When looking into rehab, it is important to look at the big picture. First, decide the type of treatment you need, how you can get it, and then decide what you’re willing to do for it. Read on to find out more about your alcohol rehab options.
Sliding Fee Scale and Government Supported Alcohol Treatment Centers
Free alcohol rehab is meant only for those in dire financial circumstances. Fortunately, many community mental health clinics get at least some financial support from the government. Because of this funding, treatment counselors can offer alcohol rehab for free or at a reduced cost. Many offer a sliding fee scale.
And while this isn’t exactly free, it is very likely to make treatment affordable for many people in need. If you can scrape together a few dollars a week, you can attend helpful and much-needed alcohol rehab sessions. The government is willing to provide financial support to help citizens become healthy and productive.
Various religious groups often support drug addiction recovery in their community. Some churches and groups offer free drug treatment. They may be funded by private donations or money from their national church organizations. To participate in these free alcohol rehab programs, you may need to be ready to accept the spiritual aspect of their treatment program.
University Research Studies in Alcohol Rehabilitation
Universities and colleges are always doing research studies on various topics. Find out if a school near you is doing any type of research on alcohol treatment. However, this is not necessarily common in all regions of the United States. Universities and colleges with a specialty in drug and alcohol addiction offer various forms of therapy to individuals. In these studies, well-supervised students provide therapy in exchange for participation in their study.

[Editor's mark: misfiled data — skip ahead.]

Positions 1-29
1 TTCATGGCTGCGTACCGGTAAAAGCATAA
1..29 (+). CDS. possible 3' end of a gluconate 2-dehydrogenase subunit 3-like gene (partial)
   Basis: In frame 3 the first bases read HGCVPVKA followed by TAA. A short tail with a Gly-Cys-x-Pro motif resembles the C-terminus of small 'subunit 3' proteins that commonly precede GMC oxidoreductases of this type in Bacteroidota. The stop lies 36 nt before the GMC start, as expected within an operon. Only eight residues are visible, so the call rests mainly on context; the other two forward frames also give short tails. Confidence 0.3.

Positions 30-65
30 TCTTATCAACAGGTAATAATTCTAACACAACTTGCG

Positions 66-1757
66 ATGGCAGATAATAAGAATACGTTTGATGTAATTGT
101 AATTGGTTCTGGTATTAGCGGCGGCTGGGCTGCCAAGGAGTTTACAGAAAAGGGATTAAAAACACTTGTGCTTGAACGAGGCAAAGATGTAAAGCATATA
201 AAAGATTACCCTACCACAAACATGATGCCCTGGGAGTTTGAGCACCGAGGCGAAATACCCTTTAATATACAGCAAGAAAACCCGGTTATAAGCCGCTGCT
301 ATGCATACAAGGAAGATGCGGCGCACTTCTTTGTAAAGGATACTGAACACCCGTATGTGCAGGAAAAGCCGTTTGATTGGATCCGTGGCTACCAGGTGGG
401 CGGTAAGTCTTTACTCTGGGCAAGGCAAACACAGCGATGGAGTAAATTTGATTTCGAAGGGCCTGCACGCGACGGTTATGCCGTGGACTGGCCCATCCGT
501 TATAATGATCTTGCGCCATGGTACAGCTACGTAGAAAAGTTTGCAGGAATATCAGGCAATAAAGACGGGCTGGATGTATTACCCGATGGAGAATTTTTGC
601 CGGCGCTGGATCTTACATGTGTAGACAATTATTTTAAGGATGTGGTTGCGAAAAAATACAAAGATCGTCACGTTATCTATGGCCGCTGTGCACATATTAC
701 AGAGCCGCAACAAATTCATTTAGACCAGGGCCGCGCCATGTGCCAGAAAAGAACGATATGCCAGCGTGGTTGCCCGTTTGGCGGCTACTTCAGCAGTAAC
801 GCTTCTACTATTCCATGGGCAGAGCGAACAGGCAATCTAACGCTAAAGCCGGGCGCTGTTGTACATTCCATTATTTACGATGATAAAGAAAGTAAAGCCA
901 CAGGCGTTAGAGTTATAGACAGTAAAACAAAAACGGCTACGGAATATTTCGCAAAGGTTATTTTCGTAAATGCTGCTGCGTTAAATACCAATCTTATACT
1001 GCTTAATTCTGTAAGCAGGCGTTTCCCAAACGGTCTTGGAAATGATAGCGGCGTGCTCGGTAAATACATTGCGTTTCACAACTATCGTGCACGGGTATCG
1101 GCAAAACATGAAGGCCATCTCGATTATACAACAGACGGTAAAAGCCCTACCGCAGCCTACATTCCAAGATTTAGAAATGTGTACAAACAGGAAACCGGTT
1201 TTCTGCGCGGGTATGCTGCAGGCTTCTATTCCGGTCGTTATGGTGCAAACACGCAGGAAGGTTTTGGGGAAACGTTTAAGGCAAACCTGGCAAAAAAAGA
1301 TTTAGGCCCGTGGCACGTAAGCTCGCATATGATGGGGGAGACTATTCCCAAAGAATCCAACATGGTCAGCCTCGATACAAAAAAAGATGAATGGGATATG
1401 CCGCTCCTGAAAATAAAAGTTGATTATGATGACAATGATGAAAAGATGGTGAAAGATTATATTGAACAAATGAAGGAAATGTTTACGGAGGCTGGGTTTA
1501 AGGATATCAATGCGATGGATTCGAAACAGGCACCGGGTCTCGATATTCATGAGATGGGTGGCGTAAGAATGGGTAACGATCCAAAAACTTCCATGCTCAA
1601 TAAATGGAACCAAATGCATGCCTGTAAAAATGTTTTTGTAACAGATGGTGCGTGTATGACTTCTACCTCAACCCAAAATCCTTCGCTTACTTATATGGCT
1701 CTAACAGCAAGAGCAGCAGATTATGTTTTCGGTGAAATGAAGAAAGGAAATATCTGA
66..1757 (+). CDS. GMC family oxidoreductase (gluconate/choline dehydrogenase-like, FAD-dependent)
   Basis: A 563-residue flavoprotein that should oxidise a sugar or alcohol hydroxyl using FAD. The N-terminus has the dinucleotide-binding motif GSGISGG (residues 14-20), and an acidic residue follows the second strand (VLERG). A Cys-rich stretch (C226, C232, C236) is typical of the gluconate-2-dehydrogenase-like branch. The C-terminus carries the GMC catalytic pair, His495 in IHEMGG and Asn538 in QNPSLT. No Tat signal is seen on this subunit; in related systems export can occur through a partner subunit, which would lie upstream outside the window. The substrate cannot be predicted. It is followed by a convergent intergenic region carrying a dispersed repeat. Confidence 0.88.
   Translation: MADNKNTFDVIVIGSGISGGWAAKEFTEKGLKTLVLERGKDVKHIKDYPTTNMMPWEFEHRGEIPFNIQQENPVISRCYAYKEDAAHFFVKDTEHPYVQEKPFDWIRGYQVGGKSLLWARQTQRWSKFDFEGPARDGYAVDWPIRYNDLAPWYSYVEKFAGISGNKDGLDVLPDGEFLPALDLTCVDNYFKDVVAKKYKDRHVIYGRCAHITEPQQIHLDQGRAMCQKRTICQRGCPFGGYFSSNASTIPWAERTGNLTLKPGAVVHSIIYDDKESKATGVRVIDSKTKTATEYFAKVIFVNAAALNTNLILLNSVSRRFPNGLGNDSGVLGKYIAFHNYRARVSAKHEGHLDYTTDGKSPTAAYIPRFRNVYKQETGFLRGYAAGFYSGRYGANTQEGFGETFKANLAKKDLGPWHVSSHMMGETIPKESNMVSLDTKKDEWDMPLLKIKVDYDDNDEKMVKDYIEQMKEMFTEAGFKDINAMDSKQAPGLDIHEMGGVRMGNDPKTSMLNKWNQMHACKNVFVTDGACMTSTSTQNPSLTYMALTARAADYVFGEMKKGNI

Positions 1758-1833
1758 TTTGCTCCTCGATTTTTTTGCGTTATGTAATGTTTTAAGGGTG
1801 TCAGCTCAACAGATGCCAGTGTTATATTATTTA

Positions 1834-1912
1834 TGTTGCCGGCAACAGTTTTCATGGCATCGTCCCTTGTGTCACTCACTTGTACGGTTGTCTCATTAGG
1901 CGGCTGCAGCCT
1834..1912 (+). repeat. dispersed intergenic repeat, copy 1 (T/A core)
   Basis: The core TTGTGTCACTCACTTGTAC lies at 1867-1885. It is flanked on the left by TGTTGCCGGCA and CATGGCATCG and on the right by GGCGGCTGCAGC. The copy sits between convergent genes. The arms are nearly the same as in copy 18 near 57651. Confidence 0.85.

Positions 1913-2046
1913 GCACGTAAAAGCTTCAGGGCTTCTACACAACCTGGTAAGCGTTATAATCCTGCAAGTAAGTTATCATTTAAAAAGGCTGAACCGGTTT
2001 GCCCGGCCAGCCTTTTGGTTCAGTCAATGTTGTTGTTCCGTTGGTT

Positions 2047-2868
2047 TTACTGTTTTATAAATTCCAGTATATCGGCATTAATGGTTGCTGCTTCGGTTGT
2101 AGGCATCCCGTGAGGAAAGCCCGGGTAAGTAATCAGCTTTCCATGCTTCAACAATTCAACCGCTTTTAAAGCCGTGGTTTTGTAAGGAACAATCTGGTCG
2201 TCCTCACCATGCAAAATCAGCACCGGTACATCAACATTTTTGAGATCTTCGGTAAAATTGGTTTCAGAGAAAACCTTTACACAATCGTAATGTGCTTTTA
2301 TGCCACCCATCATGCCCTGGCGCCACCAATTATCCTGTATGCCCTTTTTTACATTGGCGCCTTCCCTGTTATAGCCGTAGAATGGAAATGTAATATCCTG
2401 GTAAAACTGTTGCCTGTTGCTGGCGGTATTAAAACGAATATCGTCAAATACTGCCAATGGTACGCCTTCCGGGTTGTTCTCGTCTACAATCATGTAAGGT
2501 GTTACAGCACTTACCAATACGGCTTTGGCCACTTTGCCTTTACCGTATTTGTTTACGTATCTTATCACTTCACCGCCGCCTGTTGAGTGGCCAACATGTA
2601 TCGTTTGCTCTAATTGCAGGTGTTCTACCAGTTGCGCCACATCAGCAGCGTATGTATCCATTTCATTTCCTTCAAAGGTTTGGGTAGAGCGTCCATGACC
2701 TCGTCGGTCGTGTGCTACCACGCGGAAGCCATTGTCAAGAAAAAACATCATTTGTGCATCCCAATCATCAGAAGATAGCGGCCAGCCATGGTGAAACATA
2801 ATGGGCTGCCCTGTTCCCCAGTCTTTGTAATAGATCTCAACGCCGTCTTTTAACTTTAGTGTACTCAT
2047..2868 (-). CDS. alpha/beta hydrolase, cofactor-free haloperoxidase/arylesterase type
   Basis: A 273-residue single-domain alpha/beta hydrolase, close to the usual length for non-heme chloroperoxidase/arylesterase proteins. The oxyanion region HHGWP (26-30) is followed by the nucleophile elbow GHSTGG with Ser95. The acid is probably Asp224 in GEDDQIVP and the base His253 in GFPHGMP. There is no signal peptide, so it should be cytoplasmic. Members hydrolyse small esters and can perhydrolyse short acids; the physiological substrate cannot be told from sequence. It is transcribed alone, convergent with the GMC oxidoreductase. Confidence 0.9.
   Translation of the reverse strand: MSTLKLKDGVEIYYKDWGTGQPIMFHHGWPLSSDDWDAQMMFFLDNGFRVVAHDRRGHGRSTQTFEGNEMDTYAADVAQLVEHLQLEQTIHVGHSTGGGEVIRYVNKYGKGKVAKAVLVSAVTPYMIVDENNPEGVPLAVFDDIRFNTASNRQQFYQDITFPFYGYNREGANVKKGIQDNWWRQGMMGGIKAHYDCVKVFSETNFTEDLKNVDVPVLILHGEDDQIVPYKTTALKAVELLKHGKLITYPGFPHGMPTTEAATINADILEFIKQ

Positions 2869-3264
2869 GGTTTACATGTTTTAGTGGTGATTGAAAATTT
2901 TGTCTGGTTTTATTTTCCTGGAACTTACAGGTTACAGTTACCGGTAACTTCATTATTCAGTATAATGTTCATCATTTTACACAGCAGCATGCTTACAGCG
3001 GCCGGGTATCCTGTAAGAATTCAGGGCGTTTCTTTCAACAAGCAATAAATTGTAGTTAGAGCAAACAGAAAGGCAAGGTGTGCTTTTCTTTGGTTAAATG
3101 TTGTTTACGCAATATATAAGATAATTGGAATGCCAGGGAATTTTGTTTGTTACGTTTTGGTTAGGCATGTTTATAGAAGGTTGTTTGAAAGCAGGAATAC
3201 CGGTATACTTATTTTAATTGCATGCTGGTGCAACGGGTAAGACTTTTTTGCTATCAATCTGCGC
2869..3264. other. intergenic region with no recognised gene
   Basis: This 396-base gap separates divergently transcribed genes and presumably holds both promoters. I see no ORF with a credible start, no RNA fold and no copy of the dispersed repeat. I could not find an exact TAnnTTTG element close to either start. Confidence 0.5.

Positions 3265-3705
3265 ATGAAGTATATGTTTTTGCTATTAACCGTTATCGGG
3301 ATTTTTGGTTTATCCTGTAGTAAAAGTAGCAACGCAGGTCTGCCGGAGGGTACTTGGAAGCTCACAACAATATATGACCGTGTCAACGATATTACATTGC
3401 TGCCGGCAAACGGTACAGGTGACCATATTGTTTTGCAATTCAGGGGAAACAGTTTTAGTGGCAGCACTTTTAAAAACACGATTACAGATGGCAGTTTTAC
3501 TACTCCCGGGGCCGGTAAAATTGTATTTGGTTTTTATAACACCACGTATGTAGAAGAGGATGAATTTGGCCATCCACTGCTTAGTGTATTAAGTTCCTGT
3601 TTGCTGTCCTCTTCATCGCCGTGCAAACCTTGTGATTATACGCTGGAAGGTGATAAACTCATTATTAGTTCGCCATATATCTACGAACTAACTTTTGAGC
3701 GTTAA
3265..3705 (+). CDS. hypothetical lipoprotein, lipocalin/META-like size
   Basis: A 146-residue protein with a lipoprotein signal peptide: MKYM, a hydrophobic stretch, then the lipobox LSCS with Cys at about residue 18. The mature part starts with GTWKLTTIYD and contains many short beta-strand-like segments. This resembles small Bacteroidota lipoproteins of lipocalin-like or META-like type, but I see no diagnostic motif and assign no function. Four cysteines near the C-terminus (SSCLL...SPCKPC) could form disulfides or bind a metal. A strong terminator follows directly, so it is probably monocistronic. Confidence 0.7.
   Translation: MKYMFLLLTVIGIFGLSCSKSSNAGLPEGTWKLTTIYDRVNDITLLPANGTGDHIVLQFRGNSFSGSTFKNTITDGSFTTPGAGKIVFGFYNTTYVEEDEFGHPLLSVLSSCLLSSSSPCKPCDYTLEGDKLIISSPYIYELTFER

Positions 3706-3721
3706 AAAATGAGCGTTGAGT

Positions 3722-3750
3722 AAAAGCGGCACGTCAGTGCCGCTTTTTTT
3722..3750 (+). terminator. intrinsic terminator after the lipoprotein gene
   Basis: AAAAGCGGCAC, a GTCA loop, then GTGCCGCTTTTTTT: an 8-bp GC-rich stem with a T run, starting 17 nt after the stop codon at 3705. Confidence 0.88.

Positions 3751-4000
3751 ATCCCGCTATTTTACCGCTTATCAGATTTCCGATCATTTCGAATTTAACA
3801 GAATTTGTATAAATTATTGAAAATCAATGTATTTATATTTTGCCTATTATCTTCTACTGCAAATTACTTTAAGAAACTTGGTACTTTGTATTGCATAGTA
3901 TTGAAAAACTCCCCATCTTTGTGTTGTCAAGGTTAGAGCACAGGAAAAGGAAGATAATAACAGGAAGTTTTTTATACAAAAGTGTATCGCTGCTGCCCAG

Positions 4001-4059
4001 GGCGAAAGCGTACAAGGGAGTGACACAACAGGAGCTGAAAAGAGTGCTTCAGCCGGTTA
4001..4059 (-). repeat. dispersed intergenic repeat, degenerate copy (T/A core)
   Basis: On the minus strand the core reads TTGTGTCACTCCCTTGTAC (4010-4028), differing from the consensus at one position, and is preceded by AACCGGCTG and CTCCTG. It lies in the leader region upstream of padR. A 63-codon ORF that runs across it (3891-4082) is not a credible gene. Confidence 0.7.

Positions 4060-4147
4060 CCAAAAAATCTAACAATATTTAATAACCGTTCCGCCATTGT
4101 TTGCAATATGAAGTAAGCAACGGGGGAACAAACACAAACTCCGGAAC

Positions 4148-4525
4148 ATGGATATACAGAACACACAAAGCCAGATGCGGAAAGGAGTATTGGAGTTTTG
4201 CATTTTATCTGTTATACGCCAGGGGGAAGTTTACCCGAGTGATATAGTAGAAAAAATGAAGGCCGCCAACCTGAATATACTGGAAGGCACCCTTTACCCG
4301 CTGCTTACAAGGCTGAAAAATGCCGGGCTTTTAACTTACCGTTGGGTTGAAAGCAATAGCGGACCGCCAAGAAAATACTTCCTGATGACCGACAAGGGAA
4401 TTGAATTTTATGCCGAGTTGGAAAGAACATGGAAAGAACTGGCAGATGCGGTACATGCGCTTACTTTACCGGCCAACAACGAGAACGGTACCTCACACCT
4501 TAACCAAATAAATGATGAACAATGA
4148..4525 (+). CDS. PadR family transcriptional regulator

If you are willing to travel a bit, you may get to be part of cutting-edge alcohol rehab methods. While AA and other support groups are free, they are not a substitute for an alcohol rehab program.
Perhaps AA or support groups are a starting place for you to get support. But if you continually struggle with sobriety, you’ll still need to go through an alcohol rehab program of some kind. Many people get connected with a support group as they go through alcohol rehab. It is a great way to continue having support and being part of a sober community, but it is in a more informal peer-supported setting. Support groups don’t substitute for true alcohol rehab. But informal support can be a critical part of a sober lifestyle.
Free Alcoholism Rehab
Free alcohol rehab isn’t impossible to find, but it can be challenging. Sadly, Only 8.9% of people aged 12 or older who needed treatment for alcohol use have actually received specialty treatment for their alcohol use problem.1 Finding treatment can make all the difference in your life. After treatment, about one-third of patients show no relapse or symptoms at one year.
Knowing where to look and who to ask can really make a difference. Religious organizations, community-supported mental health centers, university research studies, and support groups are four ways to get help for alcoholism.
1 Lynsen, Ann. “Alcohol.” SAMSHA. N.p. 30 Oct. 2015. Web. 01 Aug. 2017.